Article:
Stem cell populations in the body are responsible for tissue maintenance, at the very least by keeping up a steady supply of new somatic cells to replace those that have reached their replication limits, but also via a range of other less well cataloged signaling processes. The latter category has become much more interesting to clinical researchers since the advent of the present generation of stem cell therapies, many of which produce benefits despite the fact that the transplanted stem cells don't actually contribute any meaningful number of daughter cells to the recipient. The boost to regeneration is all in the signals exchanged between cells, the levels of various proteins in the tissue environment.
Stem cell activity declines with advancing age, and the progressive failure tissue maintenance provides a strong contribution to the onset of dysfunction and age-related disease. At present this phenomenon is most closely studied in muscle tissue and the supporting population of stem cells known as satellite cells. This is where researchers have the most experience and greatest body of knowledge, and it is where most of the really interesting discoveries in stem cell aging have occurred in recent years. The picture building here may or may not also be the case in other tissues, but it is encouraging nonetheless. Insofar as muscle goes, the failure of stem cell activity consists of growing quiescence more than a depletion of numbers or some form of damage inherent to stem cells. This is a reaction to a changing balance of signals in the tissue environment, which in turn is a consequence of growing levels of the low-level cellular and tissue damage that is at root the cause of aging. Since signals are the proximate cause, changing the signals - and cell behavior - is well within the reach of present day biotechnology. The hardest part of this process is finding the relevant signals amid the vast complexity of an aging biochemistry.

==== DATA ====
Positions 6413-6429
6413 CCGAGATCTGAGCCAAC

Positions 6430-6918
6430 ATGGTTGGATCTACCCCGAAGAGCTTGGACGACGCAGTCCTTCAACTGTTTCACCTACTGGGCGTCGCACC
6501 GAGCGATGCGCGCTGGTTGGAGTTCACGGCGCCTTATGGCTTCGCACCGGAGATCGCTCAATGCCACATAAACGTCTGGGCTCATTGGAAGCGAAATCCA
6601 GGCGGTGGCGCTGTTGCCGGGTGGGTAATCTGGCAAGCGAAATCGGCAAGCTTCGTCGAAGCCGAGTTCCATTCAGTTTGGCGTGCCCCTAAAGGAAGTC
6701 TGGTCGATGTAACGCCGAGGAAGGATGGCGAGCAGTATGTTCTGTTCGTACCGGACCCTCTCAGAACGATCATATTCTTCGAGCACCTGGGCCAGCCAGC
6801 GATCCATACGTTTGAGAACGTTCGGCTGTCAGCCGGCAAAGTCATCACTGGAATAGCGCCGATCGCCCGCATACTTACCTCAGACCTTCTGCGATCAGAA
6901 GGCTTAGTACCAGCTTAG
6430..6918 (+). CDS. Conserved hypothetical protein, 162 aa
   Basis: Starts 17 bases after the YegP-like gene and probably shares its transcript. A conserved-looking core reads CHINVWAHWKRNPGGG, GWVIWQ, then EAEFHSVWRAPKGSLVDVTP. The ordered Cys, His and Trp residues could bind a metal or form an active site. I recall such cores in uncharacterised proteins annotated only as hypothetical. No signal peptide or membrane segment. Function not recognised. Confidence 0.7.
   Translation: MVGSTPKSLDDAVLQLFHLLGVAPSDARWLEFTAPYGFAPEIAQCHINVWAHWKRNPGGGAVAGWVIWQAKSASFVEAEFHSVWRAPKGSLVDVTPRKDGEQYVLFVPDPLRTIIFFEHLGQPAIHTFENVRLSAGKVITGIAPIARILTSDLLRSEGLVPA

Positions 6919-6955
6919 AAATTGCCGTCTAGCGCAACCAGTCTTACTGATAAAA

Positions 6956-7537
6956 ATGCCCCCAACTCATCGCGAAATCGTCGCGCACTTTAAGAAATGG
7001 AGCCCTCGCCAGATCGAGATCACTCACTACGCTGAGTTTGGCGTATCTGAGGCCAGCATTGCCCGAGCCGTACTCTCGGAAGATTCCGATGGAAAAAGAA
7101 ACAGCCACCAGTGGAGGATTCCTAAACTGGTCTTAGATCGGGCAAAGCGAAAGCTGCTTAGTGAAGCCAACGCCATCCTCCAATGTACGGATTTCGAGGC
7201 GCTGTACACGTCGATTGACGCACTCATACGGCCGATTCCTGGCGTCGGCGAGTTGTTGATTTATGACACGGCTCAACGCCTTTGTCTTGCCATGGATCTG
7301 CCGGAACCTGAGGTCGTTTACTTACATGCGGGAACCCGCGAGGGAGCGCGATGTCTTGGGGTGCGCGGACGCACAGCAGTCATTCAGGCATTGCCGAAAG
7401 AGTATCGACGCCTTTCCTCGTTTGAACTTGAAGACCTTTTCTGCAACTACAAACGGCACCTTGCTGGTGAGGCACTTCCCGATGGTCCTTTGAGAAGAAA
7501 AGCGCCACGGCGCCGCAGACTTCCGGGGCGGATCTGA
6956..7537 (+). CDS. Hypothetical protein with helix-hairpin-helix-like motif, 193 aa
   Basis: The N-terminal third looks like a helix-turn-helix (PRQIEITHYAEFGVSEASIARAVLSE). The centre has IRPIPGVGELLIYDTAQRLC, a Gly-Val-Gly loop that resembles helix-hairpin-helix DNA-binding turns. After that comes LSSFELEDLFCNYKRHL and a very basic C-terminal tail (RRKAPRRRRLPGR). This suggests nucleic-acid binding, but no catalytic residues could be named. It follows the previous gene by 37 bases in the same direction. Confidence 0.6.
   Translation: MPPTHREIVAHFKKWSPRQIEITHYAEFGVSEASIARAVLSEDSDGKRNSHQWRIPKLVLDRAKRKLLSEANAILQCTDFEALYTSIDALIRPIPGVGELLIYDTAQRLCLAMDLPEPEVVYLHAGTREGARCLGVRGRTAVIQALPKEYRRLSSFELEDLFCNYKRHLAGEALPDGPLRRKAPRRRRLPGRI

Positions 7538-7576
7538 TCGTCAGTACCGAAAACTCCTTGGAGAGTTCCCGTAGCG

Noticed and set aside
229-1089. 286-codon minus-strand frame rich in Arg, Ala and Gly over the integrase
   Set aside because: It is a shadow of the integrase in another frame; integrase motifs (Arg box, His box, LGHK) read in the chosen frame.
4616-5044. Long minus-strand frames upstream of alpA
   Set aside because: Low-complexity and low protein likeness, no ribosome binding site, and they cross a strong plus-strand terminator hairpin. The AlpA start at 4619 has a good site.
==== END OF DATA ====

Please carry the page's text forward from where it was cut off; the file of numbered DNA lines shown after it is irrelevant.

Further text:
So in recent years, researchers have focused on FGF-2, and GDF-11, and a range of other possible candidate signal molecules associated with various fundamental cell behaviors. The degree to which stem cell activity can be restored without immediate signs of harm due to damage is very encouraging, albeit surprising. The caution here has all along been the threat of cancer: the predominant hypothesis regarding the existence of stem cell decline with aging is that, like cellular senescence, it is the result of an evolved balance between cancer and regeneration - which are, after all, two sides of the same coin. Unrestrained growth versus controlled growth. So it has been something of a surprise to find that instructing old, damaged stem cells in old, damaged tissues to act as though young has not produced the immediate enormous risk of cancer that was expected. Still, researchers remain sensibly cautious, as they should given that these approaches to invigorate old cells don't directly address any of the underlying reasons why the cells became quiescent in the first place.
Here is a recent paper on the topic of muscle stem cell rejuvenation that looks at some of the targets and research topics that have been pushed a little way out of the limelight by GDF-11 and its ilk, some of which have interesting associations with cellular senescence in aging - itself a hot topic these days:
Extended lifespan raises the issue of handling age-related disorders, which profoundly affect the quality of life of an increasing number of people. At the physiological level, the most relevant feature of aging is the functional decline of tissue functions. In particular, in the elderly, muscle mass declines progressively by means of a process named sarcopenia, making skeletal muscle one of the more compromised tissues during aging. Beyond the protein breakdown associated with the loss of sarcomeric proteins, aged muscles display compromised regenerative capacity associated with altered environmental cues.